Shale oil vapors rise through the descending bed of shale particles, preheating the latter, and at the same time lowering the temperature of the rising vapors and combustion products. At the top of retort 2 shale oil mist and products of combustion are removed by means of line 14. This product stream is sent through separator 16 where the liquid portion is withdrawn through line 18 and sent to further refining while the uncondensed fraction is taken through line 20 to in-line burner 28. A portion of this gaseous stream is diverted through line 22 and the rest taken from the system via line 24. The gaseous fraction in line 22 contains light hydrocarbons, hydrogen, carbon monoxide, and products of combustion and is mixed with air from line 26 after which the resulting mixture is fed to in-line burner 28. Sufficient air is present in the aforesaid mixture to form a stream of combustion products in line 30, having a temperature of from 800 to 1100 F. These hot gases then flow into the bed of raw shale via suitably shaped distributor 5 which is preferably spaced from about 2 to about 5 feet above burner 6. At this level in the downwardly moving bed the oil shale particles are heated to a temperature within the last-mentioned range, resulting in the release of a substantial portion of the volatile carbon compounds from said particles. At these temperatures, however, essentially none of the carbonates or other inorganic materials present decompose. Cool fuel gas is returned to the system via line 32 and distributor 34 to take up heat from spent shale being removed from the retort through valve 36 and outlet 38.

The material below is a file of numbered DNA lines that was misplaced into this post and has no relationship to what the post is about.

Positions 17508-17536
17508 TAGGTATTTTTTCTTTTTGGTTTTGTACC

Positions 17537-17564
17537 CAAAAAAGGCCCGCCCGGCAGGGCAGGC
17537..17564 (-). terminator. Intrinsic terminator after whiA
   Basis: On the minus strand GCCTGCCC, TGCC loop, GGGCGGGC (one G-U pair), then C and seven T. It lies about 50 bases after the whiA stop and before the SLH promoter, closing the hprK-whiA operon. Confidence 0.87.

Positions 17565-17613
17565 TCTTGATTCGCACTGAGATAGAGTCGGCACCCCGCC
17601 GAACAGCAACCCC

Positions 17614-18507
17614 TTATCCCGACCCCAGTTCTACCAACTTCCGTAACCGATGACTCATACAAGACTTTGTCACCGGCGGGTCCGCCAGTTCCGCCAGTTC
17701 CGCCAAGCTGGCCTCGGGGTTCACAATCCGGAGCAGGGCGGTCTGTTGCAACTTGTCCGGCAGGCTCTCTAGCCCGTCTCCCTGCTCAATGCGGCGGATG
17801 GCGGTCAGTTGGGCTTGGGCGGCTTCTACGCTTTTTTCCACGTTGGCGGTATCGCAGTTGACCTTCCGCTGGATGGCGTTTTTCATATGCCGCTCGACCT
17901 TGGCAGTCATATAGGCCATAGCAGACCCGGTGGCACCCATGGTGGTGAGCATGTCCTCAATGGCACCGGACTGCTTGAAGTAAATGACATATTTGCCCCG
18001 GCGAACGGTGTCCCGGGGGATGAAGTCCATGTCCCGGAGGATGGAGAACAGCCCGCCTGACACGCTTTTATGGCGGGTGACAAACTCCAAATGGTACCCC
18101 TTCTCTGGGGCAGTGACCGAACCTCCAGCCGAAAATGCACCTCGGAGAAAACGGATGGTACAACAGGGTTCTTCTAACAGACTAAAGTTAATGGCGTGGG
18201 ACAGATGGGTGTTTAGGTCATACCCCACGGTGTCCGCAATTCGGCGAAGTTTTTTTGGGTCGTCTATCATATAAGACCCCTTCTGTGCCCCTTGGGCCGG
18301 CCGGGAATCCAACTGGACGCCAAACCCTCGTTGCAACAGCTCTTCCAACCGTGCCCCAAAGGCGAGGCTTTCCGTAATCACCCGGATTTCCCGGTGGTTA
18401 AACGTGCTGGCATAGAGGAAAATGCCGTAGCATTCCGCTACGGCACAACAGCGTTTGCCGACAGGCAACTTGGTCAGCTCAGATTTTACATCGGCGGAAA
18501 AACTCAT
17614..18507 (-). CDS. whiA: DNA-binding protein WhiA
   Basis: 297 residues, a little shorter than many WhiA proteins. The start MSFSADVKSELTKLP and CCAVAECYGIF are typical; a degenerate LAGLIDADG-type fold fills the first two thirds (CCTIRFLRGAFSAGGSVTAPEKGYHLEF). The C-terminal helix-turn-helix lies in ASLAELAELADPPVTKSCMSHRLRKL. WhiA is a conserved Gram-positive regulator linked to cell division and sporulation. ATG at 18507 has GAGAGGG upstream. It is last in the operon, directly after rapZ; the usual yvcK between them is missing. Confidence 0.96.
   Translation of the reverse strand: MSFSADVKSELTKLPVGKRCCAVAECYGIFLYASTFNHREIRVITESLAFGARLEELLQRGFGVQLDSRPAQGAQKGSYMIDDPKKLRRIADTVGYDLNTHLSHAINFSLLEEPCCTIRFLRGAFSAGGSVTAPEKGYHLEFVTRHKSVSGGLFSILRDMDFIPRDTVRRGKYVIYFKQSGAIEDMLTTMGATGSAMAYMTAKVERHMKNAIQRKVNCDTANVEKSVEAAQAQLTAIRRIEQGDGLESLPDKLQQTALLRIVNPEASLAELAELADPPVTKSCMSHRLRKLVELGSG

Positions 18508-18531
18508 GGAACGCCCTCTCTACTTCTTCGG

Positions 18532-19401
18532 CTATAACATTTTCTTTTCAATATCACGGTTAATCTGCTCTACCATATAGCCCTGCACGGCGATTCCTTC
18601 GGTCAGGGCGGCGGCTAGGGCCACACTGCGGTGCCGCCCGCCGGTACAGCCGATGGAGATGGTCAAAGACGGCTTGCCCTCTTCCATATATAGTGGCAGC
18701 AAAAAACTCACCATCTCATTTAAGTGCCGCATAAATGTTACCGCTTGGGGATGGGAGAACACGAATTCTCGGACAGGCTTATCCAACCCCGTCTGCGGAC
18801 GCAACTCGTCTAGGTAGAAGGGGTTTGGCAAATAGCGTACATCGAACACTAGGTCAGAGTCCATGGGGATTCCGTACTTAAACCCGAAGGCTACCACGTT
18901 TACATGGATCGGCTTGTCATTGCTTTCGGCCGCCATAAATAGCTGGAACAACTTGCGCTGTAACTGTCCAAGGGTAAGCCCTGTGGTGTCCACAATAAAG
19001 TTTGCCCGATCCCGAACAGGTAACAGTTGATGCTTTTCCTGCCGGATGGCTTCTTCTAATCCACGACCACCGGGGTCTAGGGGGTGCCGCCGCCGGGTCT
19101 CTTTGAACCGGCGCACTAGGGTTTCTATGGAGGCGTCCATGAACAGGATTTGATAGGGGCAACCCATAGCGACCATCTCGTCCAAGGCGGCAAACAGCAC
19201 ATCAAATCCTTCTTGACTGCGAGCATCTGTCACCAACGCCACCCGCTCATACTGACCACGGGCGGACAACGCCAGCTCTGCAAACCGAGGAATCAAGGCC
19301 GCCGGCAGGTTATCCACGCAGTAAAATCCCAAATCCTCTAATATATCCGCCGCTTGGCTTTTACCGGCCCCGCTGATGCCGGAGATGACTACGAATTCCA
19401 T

Once the supply of fuel gas is generated as explained above, the amount of air supplied to the system through line 8 can be reduced to the volume just necessary to maintain the temperature at burner 6 in the range of 800 to 1100 F. The fuel required to produce temperatures in this range is derived partly from residual carbon on the spent shale and partly from the recycled flue gas from distributor 34.
While I have shown the source of flue gas as being derived from the retorting operation itself, the process of my invention is not limited thereto, but on the contrary, any hot gaseous or vaporous stream within the recited temperature range will be satisfactory for this purpose.
Ordinarily it is considered that about 20,000 standard cubic feet of gas, i.e., fuel gas plus air, is required to retort one ton of oil shale. Under retorting conditions the shale moves through the retort at a rate of from about 3 to about 10 feet per hour. This volume of introduced gas may be somewhat less than 20,000 s.c.f. per ton because the heat in the combustion products resulting from burning of the residual carbon on the spent shale supplies an appreciable amount of heat to the downcoming raw shale. An additional heat source is the spent solids coming in contact with cool fuel gas introduced via line 32.